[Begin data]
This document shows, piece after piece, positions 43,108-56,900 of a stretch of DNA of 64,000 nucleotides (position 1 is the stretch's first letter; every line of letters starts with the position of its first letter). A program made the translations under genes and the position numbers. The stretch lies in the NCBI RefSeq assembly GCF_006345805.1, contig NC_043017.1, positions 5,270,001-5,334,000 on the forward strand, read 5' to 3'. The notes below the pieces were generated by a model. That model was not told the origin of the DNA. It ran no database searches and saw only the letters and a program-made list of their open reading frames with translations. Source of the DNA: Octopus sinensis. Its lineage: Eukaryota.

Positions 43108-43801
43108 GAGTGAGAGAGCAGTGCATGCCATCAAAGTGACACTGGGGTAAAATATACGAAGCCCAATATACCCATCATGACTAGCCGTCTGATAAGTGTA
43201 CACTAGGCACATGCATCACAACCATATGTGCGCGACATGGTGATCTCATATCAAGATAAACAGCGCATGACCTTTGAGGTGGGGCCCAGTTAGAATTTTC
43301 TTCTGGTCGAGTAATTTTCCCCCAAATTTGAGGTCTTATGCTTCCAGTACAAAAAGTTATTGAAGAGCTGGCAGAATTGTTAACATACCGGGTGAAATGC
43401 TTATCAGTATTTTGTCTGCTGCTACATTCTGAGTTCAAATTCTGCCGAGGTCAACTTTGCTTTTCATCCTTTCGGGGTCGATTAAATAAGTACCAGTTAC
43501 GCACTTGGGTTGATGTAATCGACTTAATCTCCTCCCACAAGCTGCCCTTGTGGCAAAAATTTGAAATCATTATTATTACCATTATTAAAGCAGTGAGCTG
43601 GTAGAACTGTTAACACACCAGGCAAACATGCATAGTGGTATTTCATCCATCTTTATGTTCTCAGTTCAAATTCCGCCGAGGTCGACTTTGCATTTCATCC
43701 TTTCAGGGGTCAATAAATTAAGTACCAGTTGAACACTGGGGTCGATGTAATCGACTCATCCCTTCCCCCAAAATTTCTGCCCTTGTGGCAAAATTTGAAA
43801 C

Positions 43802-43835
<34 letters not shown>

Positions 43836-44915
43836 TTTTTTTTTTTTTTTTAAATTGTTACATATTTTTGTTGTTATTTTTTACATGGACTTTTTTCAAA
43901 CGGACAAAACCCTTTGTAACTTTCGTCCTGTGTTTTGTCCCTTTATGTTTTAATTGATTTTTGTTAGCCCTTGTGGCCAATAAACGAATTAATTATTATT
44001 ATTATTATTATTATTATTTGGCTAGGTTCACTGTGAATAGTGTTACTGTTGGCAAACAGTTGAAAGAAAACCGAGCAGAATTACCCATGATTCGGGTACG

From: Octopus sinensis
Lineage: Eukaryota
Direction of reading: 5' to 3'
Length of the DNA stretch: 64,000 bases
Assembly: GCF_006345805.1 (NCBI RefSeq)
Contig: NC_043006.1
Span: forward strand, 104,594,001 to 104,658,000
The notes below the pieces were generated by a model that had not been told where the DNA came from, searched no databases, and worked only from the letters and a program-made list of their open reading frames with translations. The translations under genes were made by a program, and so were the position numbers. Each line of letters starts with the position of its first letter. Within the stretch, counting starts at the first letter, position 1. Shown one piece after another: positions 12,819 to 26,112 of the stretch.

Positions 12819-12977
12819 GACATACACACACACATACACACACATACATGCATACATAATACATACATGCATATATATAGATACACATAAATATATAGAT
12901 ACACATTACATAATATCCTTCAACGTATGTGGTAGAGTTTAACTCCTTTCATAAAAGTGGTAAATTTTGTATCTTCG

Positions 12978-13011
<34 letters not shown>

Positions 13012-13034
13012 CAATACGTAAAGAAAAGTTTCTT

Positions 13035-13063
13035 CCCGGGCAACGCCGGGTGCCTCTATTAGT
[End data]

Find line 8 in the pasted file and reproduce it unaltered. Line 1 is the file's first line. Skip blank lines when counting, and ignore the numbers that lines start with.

43601 GTAGAACTGTTAACACACCAGGCAAACATGCATAGTGGTATTTCATCCATCTTTATGTTCTCAGTTCAAATTCCGCCGAGGTCGACTTTGCATTTCATCC